Pride says, "I am deserving. I deserve all the good things. I should have comfort, health, happiness and approval."
Dignity says, "Although I was captive to foolishness, godlessness and sin, the Lord graciously saved me and gave me hope and a future. When I deserved to be cast aside, He drew me into His arms. He opened my eyes to reality, brought me to my senses. He showed me the destructive end of sin, the dire consequences I had racked up for myself. Then He graciously pulled me up out of the slimy pit of mud and mire, and gave me a firm place to stand. He put a new song in my mouth, so I could thank Him and praise Him and experience fullness of joy. When I deserved hell, Jesus offered me heaven."
One of the greatest ironies of life is this: Pride, while pretending to offer you dignity, actually robs you of your dignity.
Dignity comes from understanding that we were created in the image of God, for the glory of God. Sin has thrown some kinks into the equation, universally staining us from birth, but under God's powerful hand we can be made new and pure. This purity comes first through the forgiveness that is possible because Jesus took the penalty that we deserved. Yes, if you want to talk about what we deserve, we deserve permanent separation from God--in other words, hell. But Jesus experienced hell in our place, to save us from eternal damnation. "My God, my God, why have you forsaken me?" He cried from the cross. He died for us, taking our punishment on His own body. By spilling His blood for us, He has enabled us to be declared righteous before God. Then, when He rose again, He enabled His very Spirit, the Holy Spirit of God, to be poured out into our hearts. The Holy Spirit works to purify us day by day, helping us to understand what is right and good, and empowering us to do what is right and good. Dignity says, "I belong to the King of the Universe, and He loves me."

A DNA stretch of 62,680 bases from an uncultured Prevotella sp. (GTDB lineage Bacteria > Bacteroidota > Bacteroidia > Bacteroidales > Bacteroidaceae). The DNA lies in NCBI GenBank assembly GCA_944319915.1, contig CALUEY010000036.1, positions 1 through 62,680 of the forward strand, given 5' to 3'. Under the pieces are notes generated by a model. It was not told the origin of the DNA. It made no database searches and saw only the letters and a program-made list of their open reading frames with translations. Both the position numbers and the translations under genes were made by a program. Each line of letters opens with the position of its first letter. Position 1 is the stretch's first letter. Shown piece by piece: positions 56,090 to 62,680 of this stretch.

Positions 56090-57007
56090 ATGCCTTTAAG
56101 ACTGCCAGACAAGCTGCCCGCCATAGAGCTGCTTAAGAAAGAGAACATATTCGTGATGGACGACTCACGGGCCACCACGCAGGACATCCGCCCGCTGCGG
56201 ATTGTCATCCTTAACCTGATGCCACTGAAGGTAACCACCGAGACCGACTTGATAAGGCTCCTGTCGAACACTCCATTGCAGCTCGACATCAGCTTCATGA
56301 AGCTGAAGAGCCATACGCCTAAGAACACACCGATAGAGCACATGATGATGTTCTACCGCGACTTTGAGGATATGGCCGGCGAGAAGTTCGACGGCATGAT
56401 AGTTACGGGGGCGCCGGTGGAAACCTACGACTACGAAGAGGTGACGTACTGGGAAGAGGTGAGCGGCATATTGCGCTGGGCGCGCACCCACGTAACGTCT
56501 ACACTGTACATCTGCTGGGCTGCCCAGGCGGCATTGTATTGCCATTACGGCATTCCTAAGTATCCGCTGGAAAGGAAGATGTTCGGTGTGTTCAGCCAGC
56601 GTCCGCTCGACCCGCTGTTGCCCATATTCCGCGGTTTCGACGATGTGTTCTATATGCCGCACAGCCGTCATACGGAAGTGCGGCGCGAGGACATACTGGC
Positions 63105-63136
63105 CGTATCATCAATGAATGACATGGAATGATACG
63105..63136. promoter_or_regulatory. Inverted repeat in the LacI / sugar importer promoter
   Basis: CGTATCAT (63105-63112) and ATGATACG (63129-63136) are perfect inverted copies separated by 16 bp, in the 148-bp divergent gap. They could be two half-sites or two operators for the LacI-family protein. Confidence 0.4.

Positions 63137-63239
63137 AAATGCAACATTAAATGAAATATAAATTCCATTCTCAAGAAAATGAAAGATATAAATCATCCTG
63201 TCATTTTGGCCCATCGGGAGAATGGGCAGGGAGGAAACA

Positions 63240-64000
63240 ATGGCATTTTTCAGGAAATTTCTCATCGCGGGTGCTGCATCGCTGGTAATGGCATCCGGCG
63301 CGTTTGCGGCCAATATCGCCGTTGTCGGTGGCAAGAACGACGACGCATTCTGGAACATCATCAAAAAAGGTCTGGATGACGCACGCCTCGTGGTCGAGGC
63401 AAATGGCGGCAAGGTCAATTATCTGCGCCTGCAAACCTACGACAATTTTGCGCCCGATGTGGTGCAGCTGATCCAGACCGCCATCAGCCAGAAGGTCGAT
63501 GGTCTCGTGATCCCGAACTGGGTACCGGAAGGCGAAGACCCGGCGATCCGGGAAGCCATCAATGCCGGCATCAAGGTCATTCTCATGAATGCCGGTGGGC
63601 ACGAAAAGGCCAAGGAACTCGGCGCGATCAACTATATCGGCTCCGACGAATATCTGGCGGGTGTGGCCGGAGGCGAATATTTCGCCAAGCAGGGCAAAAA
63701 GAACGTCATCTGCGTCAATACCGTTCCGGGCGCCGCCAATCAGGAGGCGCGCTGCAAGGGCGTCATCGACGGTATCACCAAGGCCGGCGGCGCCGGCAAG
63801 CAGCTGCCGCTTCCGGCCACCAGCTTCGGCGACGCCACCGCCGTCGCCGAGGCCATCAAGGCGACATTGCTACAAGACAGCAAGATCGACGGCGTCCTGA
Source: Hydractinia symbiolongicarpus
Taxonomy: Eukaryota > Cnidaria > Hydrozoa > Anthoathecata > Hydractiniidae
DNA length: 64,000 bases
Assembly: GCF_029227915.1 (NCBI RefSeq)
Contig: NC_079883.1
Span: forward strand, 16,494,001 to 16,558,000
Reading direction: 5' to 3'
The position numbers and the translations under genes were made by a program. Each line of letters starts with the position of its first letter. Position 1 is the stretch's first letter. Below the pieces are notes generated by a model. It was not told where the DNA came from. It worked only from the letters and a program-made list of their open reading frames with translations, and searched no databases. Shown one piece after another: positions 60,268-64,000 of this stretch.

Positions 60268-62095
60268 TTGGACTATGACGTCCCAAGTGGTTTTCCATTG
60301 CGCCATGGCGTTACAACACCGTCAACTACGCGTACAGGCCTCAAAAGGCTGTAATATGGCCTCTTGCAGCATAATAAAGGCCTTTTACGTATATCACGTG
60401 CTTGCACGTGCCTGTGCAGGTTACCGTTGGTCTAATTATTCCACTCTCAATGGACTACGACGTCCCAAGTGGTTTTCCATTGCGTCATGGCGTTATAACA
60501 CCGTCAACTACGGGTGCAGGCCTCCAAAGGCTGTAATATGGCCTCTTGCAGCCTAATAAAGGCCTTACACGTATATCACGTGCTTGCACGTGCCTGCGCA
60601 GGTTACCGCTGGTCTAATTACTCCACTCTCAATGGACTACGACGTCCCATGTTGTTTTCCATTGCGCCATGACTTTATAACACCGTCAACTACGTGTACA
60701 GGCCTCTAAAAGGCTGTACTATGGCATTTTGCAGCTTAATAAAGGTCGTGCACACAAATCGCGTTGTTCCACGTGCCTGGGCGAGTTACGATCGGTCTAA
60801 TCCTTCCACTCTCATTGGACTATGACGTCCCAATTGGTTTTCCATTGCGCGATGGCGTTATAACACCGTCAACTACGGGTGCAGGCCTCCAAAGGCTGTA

Pride denies God and refuses to worship Him, refuses to glorify Him, refuses to thank Him.
Dignity sees creation and gives thanks to the Creator, wondering at the mystery of His power, beauty and love.
Pride becomes darkened in its thinking, foolish and futile, fixated on defending its own wrong perspective.
Dignity sees by the illuminating light of the Holy Spirit and grows in knowledge and truth.
Pride casts aside the Creator and instead worships created things. Eventually, pride worships mere images of created things, becoming more and more degraded as it worships increasingly worthless and harmful things.
Dignity aligns itself with the Creator and Redeemer and praises Him in gratitude, drawing worth from the Glorious One it worships.
Pride behaves in destructive, disgraceful ways that lead to shame. Pride tries to battle shame by pretending that there is no shame, by claiming that shameful things are good, by lying.
Dignity is clothed in the righteousness of Christ, empowered by the Spirit of Christ, and transformed into the likeness of Christ. Dignity bears the good fruit of love, joy, peace, patience, kindness, goodness, faithfulness, gentleness and self-control. Dignity walks in the power of Truth.
God offers us dignity, in place of our miserable, deadly pride.
But you, O Lord,
are a Shield about me,
and the Lifter of my head.
Psalm 3:3 (ESV)